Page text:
Looking Up For Natural Gas

Featuring Gregor Macdonald

Gregor Macdonald of TerraJoule.us reviews how a rollout of LNG export capacity on top of continued domestic demand growth is likely to finally support natural gas prices, and lead to massive demand growth.

Published on
20 October, 2016
Topic
Energy Commodities
Duration
22 minutes
Asset class
Commodities
Rating
20

Comments

  • GM

    Gregor M.

    12 5 2017 20:56

    1       0

    Thanks for all the comments. US NG was trading around $3.00 when this video was published, rose to $3.90, and is currently at $3.40. Also, total exports are already exceeding forecasts in my OCT 2016 charts. Finally, coal retirements have been higher, and NG power capacity deployment strong. Also want to reiterate final point: wind and solar will eventually challenge this nice, bullish NG story. Best to tall, Gregor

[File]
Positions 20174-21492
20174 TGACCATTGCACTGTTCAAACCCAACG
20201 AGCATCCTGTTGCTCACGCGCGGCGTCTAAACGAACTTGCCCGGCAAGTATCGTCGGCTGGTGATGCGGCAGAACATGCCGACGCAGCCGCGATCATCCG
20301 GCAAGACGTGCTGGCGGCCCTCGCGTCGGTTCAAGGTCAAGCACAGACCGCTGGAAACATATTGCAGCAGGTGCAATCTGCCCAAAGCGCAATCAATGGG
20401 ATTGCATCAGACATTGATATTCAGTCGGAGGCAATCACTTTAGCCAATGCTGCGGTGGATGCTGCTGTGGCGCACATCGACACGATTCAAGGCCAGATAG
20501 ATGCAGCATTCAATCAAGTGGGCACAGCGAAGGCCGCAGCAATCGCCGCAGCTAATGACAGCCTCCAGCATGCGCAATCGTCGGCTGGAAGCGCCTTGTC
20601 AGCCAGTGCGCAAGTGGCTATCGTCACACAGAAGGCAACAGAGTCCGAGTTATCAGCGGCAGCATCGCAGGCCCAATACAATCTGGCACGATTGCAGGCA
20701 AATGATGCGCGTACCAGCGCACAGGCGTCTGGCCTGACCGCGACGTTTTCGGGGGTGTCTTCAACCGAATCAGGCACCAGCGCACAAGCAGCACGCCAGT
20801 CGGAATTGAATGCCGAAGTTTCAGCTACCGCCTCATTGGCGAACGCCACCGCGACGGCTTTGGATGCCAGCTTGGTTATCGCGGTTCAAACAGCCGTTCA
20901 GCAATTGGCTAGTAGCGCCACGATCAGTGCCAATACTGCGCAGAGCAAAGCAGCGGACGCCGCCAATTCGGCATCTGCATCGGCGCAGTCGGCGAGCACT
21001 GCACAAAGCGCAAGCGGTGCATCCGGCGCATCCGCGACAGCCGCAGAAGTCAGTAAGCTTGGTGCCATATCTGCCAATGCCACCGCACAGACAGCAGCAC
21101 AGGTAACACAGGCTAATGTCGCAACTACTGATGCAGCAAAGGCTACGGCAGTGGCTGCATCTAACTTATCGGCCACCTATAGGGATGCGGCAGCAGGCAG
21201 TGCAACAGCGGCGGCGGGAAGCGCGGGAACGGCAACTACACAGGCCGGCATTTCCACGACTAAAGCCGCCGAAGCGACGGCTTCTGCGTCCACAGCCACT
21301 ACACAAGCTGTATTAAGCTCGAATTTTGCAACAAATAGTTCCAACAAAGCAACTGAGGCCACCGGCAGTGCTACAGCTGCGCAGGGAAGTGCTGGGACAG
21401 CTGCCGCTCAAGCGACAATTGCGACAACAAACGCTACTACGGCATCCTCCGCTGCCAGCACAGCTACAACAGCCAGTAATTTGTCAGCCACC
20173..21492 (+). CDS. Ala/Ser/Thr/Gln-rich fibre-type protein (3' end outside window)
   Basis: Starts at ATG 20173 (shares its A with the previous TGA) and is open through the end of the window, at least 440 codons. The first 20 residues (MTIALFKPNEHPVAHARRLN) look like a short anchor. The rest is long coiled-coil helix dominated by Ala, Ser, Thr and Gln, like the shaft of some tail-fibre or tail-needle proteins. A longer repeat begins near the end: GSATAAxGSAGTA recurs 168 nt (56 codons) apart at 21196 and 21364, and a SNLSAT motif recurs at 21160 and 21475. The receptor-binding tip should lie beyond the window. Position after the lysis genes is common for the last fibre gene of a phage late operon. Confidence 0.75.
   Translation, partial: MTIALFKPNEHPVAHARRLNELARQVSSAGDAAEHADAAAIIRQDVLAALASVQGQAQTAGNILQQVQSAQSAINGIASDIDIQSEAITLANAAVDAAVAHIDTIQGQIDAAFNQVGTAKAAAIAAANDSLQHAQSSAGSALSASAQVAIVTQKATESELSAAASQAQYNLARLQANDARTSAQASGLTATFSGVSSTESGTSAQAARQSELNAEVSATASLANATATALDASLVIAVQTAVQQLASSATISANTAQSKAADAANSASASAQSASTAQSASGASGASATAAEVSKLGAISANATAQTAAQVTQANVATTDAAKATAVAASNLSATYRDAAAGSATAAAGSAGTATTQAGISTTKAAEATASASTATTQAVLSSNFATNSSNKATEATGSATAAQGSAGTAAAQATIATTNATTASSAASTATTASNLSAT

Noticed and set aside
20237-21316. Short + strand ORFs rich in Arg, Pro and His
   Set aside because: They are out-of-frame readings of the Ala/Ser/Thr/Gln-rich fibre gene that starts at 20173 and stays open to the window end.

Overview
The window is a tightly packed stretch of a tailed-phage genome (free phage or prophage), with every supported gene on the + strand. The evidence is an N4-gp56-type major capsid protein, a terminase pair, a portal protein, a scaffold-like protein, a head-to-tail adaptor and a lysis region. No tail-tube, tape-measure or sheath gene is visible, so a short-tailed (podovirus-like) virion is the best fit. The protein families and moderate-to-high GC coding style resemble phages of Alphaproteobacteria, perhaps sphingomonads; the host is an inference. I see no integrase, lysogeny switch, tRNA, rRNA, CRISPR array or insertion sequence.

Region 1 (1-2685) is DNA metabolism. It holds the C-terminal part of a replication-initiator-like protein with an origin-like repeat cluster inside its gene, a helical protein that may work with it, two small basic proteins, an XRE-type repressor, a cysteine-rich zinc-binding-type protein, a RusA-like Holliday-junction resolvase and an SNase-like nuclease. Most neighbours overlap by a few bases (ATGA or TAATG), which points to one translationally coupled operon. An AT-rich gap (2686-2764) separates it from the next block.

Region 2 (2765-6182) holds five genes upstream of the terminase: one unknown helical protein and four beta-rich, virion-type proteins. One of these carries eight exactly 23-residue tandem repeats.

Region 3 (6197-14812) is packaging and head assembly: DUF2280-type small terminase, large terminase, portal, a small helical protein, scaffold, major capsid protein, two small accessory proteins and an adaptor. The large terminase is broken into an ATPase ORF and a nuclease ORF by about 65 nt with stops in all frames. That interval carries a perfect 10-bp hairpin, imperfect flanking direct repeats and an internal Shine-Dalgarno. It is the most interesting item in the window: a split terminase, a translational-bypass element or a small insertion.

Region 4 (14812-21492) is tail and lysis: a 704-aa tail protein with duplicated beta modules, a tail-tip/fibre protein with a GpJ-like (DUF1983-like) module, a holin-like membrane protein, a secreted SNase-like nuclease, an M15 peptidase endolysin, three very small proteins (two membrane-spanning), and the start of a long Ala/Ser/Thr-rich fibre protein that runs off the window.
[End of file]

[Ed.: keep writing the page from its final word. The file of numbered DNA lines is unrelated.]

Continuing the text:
• jg

    james g.

    12 1 2017 07:01

    0       0

    PS when I reach comment field max characters I can't delete or edit - that a glitch?

  • jg

    james g.

    12 1 2017 06:59

    0       0

    Raoul, can we get someone to speak on battery technology on RTV next? This seems inextricably linked with a solar/wind energy future

  • jg

    james g.

    12 1 2017 06:57

    0       0

    Grant

  • CP

    Cole P.

    30 10 2016 14:21

    0       2